For the first 17 years of South London native Cosima Ehni’s life, everything was going according to plan. That plan involved becoming a fashion stylist, a dream she was well on her way to fulfilling - though she was still a teenager, Cosima worked for Erin O’Connor’s agency, Model Sanctuary, and regularly assisted on shoots - but as her landmark birthdays rolled closer, the kind that make you take stock of successes and failures alike, Cosima had a sudden change of heart. “I was on the way home from my friends house one day and I called my mum and said, “the only thing I want from my grandma for my birthday is a one way ticket to Germany.”
“That was the point I realised I wanted to be a singer” explains Cosima, now 25, who had always loved music but never before seriously considered it as a career. “I stopped and thought, this is what I want to do, I want to write and communicate.” A few weeks later, and she was living in the suburbs of Hamburg with her grandma. She’d swapped her London life for something altogether more stripped back where days were spent working - which included baking pretzels for a local bakery, alongside various sales assistant posts - while the remainder of her time was spent dedicated to music; singing it, listening to it, discovering it.
"l grew up in a flat in London where if I was doing any vocal exercises someone from downstairs would be knocking on the ceiling, or you just feel really self conscious because everyone can hear what you're doing. So being there, I made so many recordings on my laptop. There's ones of me singing Whitney Houston songs, which I couldn't sing well, but it was amazing to be able to try and not feel uncomfortable." Writing came easy. Cosima says by the time she left, she'd filled her grandma's attic with boxes of journals. "I love writers who explore the female experience, that was a big thing for me, learning that I could explore all of this within myself. Every time I discovered a feminist writer or a female artist that moved me, I felt like, oh shit, I can do that too!"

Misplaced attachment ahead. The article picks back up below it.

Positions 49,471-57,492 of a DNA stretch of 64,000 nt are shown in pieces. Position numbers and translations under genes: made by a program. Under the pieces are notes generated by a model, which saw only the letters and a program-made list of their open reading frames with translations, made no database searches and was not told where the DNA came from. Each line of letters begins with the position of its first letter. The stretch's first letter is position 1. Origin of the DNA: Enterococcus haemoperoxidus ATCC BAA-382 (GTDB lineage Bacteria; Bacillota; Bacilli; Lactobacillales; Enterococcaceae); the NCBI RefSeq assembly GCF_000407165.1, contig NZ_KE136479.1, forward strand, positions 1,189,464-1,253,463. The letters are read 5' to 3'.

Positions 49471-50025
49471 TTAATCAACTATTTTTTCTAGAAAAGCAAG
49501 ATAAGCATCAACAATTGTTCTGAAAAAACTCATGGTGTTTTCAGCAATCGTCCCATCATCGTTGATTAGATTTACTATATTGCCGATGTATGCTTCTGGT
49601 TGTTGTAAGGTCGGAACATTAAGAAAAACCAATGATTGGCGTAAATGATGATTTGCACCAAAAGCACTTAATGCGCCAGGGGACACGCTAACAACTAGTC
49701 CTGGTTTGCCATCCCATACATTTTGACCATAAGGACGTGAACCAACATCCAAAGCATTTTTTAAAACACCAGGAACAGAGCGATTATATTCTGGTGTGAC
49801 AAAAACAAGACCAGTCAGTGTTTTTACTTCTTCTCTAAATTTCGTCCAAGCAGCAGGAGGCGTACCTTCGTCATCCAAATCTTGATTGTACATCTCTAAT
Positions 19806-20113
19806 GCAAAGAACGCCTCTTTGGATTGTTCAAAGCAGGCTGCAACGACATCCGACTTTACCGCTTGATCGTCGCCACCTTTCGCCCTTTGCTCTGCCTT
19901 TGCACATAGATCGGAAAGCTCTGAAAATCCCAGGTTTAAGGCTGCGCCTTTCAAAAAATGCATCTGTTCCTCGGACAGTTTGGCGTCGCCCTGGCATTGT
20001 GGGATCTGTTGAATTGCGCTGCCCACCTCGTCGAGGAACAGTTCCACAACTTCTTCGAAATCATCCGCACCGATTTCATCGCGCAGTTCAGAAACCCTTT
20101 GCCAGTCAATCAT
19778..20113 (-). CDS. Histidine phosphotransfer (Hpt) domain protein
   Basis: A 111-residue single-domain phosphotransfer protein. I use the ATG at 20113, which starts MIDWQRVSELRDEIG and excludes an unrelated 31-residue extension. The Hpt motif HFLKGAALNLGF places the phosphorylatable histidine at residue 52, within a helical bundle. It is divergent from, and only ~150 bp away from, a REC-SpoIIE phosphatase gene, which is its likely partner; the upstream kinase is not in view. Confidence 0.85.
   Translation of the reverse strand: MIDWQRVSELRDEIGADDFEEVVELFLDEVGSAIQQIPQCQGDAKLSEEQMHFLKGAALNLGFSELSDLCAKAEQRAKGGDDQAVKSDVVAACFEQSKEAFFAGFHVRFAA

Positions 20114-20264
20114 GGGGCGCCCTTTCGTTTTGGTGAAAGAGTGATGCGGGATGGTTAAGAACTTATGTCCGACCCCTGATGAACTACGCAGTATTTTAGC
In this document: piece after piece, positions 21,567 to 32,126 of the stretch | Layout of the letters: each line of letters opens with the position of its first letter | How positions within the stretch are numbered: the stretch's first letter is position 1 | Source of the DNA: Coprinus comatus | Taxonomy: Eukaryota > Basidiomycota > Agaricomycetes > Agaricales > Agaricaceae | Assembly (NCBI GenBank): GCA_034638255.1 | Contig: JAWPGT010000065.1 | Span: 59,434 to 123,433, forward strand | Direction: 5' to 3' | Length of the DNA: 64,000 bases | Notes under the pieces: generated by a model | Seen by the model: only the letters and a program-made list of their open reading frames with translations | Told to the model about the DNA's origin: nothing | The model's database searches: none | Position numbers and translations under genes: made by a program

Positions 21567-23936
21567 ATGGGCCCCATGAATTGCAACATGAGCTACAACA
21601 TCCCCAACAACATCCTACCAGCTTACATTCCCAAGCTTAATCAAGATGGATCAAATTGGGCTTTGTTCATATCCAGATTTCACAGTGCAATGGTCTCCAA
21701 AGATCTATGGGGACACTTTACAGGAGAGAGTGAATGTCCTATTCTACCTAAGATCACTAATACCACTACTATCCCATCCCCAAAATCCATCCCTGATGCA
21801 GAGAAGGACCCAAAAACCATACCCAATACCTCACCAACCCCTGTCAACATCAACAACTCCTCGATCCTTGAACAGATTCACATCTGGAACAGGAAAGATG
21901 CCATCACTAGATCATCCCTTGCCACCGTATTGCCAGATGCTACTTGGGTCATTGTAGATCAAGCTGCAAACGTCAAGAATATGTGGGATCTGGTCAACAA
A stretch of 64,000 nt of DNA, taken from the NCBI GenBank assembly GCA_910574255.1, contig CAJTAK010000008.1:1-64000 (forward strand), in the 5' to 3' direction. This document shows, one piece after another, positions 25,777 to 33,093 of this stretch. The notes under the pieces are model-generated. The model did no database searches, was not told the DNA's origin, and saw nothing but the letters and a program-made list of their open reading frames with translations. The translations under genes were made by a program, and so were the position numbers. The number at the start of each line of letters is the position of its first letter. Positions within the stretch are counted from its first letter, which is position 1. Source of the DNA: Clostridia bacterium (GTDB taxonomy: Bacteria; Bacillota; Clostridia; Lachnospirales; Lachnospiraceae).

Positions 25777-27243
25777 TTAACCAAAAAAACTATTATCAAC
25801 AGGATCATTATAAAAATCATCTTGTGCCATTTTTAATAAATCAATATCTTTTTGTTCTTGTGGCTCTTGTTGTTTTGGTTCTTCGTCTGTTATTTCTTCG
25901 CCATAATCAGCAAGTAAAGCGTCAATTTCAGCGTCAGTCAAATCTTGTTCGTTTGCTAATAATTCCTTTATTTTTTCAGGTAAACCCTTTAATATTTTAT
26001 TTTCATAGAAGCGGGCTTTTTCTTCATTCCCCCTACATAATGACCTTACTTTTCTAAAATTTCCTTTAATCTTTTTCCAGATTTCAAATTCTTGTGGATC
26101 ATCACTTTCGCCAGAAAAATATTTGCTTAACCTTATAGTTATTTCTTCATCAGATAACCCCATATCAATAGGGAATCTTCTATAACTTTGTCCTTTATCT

“I also realised I hadn’t done my scales for years,” continues Cosima. “My vocal register was not as expansive as it should be. So when I got to Germany I found a singing teacher and really focussed.” What Cosima refers to as her “year of solitude” allowed her to hold a magnifying glass to herself to work out the kind of artist she wanted to be. The answer is one with a languid and beguiling voice, and one who, having honed her introspective songwriting skills uses them to shine a light on everything from absent fathers to waning self-esteem. “To me music is a communication tool,” she explains. “It’s a big way to express myself, because I haven’t always been the best verbal communicator. I’m sure many of my ex’s would say that. In music, the truth is what I'm singing. At the start you’re just writing it down in a notebook and it doesn't get more intimate than that. There’s something so liberating about being able to be that honest.”
Cosima returned to London after a year in Germany, armed with an arsenal of music. She was quickly signed to Island records, before eventually realising she wanted to make music on her own terms. In 2016, she launched independent label, South of Heaven, which meant Cosima could be completely in control of her musical output.